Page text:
First Financial Bank turns 160: Hamilton-founded institution emphasizes personal connection

‘Branch of the future won’t be what you’ve seen in your life,’ president says.

Credit: Nick Graham

Credit: Nick Graham

The future of banking will see more digital and self-service tools for customers emerge, but the CEO of First Financial Bank also believes that future includes a deeper, personal customer connection.

First Financial Bank celebrated last week its 160th anniversary in business, being founded as the First National Bank of Hamilton, Ohio. It was granted its charter on Aug. 10, 1863, under the National Bank Act, and opened for business on High Street on Aug. 15, 1863.

The First National Bank grew over time, and as it grew and changed names ― it became The First National Bank and Trust Co. of Hamilton in 1923, First National Bank of Southwestern Ohio in 1980, and First Financial Bancorp in 1983 ― it eventually became one of the largest banking institutions in Greater Cincinnati. In April 2018, the bank finalized a deal to merge with MainSource Bank.

And now, banking is distancing itself from how people banked decades ago.

“When I started in banking, we told the customers how and when they were going to bank,” said First Financial CEO Archie Brown. “We said, ‘Here are the hours. Here’s where you come.’ Back then, we had ― I called them cattle ropes, like you had at Kings Island ― you would get in line, and you wait until you saw a teller. Or you waited until you were seen by a loan officer. That’s how it worked.”

Today, it’s a 180-degree turnaround, he said, as customers dictate when, where and how they want to bank.

“The good news is that’s how it should be, and it’s much better for the customer than it was in the ‘70s or ‘80s,” Brown said.

But as transactional interactions become more reliant on self-serve and digital tools, today’s branches will transform into a fully advising function.

“The branch of the future won’t be what you’ve seen in your life,” Brown said. “One, there’ll be fewer, and they’ll have an array of advising functions in them. It’s not just a traditional retail branch or box. It’s going to be an extension of the bank.”

That means officers who handle services such as mortgages, financial advising, commercial lending, wealth advising and commercial real estate lending will be in these branch buildings, and in turn, “I think there’s going to be a deeper connection to the personal,” Brown said.

“Consumers and businesses are still going to want the human connection,” he said, adding that they’ll continue to focus on how to help people thrive, in a deeper way, to become more financially independent.

Brown said while they are larger than what the used to be, they still focus on the “idea of coming from a legacy of community banking, which gives us the ability to be more personal, more responsible, more flexible.”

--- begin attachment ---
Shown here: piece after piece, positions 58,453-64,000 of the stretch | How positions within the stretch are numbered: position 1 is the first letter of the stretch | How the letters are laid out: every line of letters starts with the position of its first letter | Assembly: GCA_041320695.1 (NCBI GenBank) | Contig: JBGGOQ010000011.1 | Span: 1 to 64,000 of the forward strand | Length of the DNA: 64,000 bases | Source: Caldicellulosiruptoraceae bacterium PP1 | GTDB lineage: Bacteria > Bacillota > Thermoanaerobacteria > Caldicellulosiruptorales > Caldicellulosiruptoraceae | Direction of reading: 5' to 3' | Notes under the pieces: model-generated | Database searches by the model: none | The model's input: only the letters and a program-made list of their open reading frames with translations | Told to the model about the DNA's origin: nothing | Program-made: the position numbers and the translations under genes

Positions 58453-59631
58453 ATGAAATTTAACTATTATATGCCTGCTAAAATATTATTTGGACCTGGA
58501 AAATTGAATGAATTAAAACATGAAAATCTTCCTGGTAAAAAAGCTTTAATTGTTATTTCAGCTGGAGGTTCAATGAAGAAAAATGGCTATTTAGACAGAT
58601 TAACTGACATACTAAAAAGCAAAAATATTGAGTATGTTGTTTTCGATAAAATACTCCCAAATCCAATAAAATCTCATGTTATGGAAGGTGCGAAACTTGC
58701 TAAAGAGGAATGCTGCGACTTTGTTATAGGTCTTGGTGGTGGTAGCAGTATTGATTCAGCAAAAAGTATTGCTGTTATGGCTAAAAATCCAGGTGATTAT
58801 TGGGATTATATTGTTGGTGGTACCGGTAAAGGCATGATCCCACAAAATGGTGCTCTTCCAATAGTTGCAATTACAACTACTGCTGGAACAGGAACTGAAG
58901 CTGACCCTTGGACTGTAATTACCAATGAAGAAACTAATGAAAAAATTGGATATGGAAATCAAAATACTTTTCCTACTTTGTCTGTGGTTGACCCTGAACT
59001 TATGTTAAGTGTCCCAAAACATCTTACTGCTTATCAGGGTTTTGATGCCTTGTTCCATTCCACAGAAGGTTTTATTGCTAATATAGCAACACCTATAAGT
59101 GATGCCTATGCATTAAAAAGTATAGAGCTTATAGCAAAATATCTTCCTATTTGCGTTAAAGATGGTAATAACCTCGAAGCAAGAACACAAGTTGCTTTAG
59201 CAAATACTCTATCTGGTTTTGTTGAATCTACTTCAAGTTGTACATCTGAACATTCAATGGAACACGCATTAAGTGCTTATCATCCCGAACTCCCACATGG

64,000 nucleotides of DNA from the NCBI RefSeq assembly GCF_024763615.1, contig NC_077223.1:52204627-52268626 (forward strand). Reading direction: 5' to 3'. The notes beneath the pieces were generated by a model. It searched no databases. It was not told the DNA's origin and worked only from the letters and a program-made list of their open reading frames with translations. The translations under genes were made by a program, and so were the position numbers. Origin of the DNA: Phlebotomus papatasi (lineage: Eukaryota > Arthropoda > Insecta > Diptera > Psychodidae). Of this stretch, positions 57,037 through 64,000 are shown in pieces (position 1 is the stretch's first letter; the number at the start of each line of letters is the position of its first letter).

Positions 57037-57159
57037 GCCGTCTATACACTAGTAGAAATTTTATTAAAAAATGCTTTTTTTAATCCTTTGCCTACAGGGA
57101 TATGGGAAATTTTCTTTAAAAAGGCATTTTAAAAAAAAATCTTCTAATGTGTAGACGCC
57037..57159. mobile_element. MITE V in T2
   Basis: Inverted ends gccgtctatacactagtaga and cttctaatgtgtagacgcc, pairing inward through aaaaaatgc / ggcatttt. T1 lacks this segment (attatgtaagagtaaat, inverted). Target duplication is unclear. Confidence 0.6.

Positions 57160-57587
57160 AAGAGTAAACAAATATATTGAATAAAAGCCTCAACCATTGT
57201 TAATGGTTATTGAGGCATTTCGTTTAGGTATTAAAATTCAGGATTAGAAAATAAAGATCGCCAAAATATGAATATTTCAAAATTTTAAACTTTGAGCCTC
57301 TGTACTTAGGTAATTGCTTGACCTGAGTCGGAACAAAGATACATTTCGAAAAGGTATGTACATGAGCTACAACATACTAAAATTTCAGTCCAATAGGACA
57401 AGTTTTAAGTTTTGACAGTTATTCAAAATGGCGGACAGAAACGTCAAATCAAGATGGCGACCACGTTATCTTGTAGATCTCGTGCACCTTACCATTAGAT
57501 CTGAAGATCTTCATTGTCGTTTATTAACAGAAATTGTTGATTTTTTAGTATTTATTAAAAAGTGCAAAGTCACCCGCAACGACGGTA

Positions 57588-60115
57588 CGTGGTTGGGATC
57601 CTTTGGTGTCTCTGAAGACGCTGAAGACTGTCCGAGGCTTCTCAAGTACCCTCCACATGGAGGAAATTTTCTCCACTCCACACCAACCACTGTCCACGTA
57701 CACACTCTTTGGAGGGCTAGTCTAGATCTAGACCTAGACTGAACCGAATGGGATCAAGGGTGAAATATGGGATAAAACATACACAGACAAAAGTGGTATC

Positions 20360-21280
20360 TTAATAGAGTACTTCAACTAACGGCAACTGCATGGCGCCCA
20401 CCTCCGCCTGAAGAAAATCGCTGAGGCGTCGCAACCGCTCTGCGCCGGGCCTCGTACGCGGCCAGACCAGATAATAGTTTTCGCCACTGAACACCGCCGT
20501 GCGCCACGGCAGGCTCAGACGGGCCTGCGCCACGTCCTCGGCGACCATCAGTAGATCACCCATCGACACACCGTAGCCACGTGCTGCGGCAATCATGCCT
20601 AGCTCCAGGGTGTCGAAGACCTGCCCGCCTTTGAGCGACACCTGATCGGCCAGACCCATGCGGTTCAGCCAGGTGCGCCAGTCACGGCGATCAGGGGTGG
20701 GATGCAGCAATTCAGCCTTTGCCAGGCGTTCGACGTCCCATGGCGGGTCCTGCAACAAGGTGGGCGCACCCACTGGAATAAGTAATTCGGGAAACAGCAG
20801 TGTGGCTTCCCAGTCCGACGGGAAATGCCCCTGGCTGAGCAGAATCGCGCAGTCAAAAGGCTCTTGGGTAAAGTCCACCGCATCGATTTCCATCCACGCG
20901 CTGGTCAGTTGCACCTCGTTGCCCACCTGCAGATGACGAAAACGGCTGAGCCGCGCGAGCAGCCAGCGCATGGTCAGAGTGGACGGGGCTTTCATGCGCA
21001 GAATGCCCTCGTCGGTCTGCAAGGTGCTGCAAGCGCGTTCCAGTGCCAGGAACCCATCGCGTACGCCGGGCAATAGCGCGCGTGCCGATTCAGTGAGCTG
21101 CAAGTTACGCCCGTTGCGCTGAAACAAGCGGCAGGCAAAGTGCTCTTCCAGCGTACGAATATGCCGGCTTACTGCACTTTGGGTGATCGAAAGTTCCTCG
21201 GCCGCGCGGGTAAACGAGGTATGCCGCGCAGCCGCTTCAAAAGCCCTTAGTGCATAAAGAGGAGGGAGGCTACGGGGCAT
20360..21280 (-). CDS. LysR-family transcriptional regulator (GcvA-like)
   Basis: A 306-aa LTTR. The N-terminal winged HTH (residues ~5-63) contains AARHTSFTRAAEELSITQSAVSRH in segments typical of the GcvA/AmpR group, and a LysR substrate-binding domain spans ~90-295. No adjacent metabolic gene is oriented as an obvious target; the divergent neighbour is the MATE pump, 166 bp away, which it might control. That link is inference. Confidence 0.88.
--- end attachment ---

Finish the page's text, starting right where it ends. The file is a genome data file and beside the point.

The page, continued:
“It’s making sure we don’t forget those roots, and making sure that stays within our DNA,” he said.

Greater Chamber of Commerce President and CEO Dan Bates said it’s amazing for the city to have “a major financial powerhouse” with roots planted in Hamilton’s soil 160 years ago still intimately involved today.

“First Financial has been a great partner with the city, they’ve been a great partner with the chamber and local businesses,” he said. “But they are always readjusting where they are and they see if they can even be a better community partner, and they take steps to do that.”

Bates said Brown had previously met with him to seek his opinion on the community ― “He wanted to know, what’s important to you in this community, and what role can we take to help move that forward,” Bates said ― which is something not many CEOs of major institutions do.

Brown, who started with the High Street bank in 1984, still holds regular office hours in Hamilton, to be able to work in the community.

Having that continued presence in the city, even though they relocated the headquarters to Cincinnati nearly 15 years ago, Hamilton City Manager Joshua Smith said cities like “rely on our long-time corporations for leadership, job creation, and philanthropy.”

“Having a bank like First Financial in our community for 160 years is special,” Smith said. “Their continued presence and investment in Hamilton is appreciated.”

While First Financial Bank has grown over the years through mergers and acquisitions, Brown said short-term, and long-term growth will be focused on the client.

“We are trying to build excellence around organic client growth, that is the sole thinking we do with the company with the initiatives we have underway are all focused on that ― how do grow more core clients, how do we be client focused, and how do we focus and continue to engage in a way that maximizes and optimizes their capabilities, because if we do that, they’re taking care of the clients.”

Past First Financial Bank presidents

Micajah Hughes, 1863-1883

Philip Hughes, 1884-1892

Asa Shuler, 1892-1895

S.D. Fitton, 1895-1919

E.G. Ruder, 1920-1932

John Beeler, 1933-1946

Don W. Fitton, 1946-1961

Russell W. Thomas, 1961-1963

A.D. Fille, 1963-1966

Richard J. Fitton, 1966-1991

Stanley N. Pontius, 1991-2003

Claude Davis, 2004-2018

Archie Brown, 2018-present

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